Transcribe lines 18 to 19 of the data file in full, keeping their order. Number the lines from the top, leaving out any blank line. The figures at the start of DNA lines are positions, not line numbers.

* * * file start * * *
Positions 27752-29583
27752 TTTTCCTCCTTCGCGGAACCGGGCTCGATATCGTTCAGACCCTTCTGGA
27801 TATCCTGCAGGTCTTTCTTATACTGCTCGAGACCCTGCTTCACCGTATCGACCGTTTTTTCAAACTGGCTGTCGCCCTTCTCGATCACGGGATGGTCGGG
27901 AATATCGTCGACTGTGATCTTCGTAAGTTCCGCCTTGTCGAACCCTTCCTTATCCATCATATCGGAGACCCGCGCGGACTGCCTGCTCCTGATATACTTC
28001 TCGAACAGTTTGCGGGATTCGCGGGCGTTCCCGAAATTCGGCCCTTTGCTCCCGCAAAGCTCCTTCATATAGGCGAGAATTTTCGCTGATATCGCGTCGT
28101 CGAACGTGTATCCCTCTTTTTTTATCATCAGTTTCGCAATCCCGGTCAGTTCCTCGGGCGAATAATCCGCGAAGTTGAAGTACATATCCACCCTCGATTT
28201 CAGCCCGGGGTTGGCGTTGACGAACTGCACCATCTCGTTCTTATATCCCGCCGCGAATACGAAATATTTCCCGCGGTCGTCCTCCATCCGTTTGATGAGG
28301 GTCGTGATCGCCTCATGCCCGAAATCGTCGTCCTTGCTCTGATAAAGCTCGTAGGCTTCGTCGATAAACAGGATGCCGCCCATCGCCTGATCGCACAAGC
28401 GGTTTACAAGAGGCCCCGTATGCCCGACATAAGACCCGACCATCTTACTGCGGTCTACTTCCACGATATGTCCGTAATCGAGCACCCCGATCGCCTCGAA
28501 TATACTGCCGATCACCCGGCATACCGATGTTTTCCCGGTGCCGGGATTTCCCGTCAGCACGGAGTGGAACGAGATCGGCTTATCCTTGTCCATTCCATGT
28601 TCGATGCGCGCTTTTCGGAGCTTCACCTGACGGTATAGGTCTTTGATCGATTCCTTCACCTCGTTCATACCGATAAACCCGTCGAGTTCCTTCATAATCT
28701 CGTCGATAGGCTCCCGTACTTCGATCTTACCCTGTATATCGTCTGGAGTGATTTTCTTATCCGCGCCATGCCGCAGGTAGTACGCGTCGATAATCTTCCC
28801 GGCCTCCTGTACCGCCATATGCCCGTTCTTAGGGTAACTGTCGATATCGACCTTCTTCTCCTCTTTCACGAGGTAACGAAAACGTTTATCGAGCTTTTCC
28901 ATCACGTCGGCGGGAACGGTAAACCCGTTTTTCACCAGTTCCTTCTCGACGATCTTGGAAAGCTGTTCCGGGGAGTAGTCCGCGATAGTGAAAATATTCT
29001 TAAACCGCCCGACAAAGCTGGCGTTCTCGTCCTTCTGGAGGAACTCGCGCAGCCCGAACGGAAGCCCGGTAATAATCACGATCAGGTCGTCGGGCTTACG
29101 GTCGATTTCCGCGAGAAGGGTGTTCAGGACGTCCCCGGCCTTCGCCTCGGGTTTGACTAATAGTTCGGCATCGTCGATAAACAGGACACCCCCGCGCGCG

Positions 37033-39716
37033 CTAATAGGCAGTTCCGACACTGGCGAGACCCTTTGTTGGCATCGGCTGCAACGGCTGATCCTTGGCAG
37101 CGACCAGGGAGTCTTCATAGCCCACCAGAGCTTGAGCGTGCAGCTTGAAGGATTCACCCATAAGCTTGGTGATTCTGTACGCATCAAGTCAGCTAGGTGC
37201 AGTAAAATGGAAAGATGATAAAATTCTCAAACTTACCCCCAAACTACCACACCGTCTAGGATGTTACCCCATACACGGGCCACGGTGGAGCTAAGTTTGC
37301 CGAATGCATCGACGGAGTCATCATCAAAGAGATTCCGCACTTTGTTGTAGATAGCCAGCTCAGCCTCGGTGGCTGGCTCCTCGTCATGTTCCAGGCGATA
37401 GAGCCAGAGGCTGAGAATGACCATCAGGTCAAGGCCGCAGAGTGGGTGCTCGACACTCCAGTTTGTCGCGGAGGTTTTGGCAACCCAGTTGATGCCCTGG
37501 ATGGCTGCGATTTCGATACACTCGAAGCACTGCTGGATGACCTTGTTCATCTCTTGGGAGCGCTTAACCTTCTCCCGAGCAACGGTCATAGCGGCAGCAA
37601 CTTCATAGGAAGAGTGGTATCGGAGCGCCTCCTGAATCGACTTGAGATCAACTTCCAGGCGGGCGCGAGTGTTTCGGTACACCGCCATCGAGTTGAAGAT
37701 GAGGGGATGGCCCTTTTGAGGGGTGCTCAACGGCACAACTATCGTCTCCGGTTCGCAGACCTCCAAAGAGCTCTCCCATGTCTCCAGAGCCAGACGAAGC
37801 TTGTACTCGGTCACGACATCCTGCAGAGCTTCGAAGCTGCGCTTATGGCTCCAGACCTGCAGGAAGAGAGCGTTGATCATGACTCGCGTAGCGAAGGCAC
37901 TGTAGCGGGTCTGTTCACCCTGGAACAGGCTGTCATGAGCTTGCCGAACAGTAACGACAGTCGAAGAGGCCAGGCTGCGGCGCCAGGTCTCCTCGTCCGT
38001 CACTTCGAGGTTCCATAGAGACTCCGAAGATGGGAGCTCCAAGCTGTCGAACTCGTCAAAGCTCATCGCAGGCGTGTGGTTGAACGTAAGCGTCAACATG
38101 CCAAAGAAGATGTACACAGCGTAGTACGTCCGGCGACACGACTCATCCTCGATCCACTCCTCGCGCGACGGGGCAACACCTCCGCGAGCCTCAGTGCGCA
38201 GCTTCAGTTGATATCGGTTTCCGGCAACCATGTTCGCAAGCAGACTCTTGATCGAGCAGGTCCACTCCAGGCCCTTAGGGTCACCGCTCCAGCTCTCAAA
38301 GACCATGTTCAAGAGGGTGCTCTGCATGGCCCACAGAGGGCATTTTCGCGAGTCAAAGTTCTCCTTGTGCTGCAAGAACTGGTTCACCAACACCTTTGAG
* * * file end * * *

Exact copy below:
37033 CTAATAGGCAGTTCCGACACTGGCGAGACCCTTTGTTGGCATCGGCTGCAACGGCTGATCCTTGGCAG
37101 CGACCAGGGAGTCTTCATAGCCCACCAGAGCTTGAGCGTGCAGCTTGAAGGATTCACCCATAAGCTTGGTGATTCTGTACGCATCAAGTCAGCTAGGTGC